Renowned human rights scholar and activist Alison Brysk will kick off Week Three’s Chautauqua Lecture Series, “The Future of Human Rights,” at 10:45 a.m. Monday, July 11, in the Amphitheater.
Matt Ewalt, vice president and Emily and Richard Smucker Chair for Education, said that in programming this week’s lectures, his team was looking for someone who could provide a broad global analysis on the state of human rights.
“We’re looking at both gains made and setbacks, and wanting to provide some historical perspective, but also looking forward,” Ewalt said.
Brysk’s talk will be based on her 2018 book, The Future of Human Rights. The Mellichamp Chair of Global Governance in the Department of Global Studies at the University of California, Santa Barbara, she has written seven and edited 10 books on international human rights, including authoring The Struggle from Freedom to Fear and editing Expanding Human Rights: 21st Century Norms and Governances. She has written about topics such as global patterns of gender violence, Indigenous peoples’ rights and strategies for human rights campaigns.
Brysk has lectured in nations across every continent except Antarctica and was traveling in Europe in the week leading up to her lecture. For Chautauqua, she said that she’ll ask: “Where do we stand, how to rethink and what to do next — so how to maintain hope?”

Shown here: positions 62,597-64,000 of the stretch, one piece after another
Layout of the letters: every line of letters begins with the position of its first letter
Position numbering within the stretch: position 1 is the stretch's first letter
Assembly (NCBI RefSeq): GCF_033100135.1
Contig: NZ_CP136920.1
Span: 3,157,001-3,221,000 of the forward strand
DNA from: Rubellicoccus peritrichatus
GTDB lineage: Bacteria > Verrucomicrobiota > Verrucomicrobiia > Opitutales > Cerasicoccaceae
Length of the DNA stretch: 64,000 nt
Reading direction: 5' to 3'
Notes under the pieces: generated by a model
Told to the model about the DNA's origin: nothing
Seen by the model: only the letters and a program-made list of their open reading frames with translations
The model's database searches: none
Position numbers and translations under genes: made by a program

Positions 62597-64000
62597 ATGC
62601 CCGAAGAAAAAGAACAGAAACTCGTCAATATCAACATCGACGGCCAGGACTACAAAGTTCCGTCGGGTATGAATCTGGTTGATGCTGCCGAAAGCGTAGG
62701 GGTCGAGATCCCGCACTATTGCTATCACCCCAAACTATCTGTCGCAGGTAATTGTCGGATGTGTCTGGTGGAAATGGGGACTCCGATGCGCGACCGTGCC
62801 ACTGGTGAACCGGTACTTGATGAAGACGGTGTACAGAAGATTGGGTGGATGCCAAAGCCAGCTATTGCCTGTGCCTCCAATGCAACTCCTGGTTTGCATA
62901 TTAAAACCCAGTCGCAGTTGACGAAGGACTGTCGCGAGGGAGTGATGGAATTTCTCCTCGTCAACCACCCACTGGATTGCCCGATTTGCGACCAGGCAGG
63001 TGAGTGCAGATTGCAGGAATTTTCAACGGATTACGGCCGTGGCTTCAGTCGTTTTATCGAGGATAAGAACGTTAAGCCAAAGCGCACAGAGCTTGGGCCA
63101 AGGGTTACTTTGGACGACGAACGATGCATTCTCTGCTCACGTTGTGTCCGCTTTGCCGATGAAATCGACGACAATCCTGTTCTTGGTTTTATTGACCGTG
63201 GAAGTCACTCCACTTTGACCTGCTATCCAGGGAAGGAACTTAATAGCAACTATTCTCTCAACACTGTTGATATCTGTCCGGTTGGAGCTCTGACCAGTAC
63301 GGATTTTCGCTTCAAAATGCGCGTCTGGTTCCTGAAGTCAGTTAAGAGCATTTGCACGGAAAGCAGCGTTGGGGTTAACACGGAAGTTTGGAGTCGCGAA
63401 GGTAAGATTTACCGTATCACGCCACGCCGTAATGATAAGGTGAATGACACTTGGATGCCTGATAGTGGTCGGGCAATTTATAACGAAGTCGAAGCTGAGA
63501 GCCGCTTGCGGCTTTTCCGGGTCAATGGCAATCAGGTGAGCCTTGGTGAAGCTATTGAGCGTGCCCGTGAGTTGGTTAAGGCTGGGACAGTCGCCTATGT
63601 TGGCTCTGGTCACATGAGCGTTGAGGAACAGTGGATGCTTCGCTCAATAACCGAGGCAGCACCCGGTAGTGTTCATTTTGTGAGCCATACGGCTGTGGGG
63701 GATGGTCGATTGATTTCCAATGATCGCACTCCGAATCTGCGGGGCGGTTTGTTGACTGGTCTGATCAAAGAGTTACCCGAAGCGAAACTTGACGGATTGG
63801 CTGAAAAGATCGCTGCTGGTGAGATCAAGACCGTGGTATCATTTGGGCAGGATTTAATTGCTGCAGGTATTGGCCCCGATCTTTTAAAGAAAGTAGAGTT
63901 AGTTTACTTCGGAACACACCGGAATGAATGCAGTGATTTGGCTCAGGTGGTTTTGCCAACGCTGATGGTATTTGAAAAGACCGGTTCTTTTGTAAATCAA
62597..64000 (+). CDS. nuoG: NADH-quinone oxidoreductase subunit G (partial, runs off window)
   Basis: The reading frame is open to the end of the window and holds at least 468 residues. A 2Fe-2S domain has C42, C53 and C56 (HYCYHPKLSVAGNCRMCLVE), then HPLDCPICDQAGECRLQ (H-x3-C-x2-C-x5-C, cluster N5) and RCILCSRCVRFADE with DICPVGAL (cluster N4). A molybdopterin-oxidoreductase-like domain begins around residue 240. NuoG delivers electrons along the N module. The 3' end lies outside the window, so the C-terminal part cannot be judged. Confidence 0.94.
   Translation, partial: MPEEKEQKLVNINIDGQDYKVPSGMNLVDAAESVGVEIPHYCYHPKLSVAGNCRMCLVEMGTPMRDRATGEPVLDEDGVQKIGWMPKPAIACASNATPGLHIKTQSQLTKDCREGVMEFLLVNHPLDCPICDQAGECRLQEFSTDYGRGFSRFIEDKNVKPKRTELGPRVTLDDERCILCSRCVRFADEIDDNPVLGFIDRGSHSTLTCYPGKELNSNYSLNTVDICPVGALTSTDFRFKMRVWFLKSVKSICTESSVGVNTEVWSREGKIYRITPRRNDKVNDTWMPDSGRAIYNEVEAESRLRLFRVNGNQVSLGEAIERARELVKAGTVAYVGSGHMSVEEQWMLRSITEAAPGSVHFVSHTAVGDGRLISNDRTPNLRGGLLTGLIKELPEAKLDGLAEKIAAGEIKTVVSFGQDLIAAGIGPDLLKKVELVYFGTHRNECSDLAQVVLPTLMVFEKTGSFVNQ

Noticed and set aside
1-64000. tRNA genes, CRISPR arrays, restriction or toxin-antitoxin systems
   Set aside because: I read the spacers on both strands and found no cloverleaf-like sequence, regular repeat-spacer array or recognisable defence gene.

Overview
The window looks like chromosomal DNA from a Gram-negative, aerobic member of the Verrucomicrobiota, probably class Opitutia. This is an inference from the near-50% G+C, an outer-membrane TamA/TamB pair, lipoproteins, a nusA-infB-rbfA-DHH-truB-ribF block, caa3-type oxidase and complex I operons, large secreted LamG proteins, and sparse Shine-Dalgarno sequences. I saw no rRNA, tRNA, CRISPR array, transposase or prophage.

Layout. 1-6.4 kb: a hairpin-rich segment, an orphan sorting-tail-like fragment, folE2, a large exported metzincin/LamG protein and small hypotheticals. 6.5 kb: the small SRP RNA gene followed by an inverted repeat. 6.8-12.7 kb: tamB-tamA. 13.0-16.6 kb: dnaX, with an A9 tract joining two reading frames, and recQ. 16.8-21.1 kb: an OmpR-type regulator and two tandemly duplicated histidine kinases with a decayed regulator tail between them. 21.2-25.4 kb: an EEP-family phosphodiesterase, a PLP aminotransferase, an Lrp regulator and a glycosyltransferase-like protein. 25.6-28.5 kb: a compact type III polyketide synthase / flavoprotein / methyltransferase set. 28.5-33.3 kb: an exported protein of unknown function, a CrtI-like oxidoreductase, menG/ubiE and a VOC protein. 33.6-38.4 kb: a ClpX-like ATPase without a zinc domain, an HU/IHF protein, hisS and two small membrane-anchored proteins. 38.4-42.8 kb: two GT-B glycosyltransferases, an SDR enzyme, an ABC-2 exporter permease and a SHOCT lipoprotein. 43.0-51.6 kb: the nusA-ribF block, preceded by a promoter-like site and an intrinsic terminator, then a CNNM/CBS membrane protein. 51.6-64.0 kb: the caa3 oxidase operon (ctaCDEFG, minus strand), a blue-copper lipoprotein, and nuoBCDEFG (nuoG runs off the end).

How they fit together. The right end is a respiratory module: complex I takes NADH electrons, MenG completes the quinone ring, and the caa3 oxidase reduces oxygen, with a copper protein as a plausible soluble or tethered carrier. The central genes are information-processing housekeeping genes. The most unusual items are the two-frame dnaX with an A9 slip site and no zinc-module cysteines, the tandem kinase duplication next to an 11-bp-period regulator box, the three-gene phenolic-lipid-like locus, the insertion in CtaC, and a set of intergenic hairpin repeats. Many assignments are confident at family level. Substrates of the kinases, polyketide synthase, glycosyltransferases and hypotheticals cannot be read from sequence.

Ewalt said that as one of the world’s leading scholars in the field, Brysk was invited to propose a framework for addressing global challenges to human rights.
“We’re thinking about the kind of tools we have today, and maybe emerging tools, from forms of activism, to the kind of power that institutions have, to thinking about governance,” Ewalt said. “We wanted her to be able to level-set for us as we begin the week.”
On Brysk’s website, she links a number of resources. She began a 2008 paper titled “Human Rights in International Relations” by writing:
“Human rights is the soul of politics. The essence of human rights is the idea that all persons possess equal moral worth, that social order exists to preserve the essential humanity of its members, and that, therefore, the exercise of all forms of political authority is properly bounded by its impact on fundamental human dignity.”
Ewalt called Brysk’s book The Future of Human Rights one of the definitive texts on global human rights.
“It’s both a sobering analysis of the state of global human rights, but also where we’ve seen some successes,” Ewalt said. “And then, it’s about being able to think more contextually in terms of a framework for how we address these current challenges around the world.”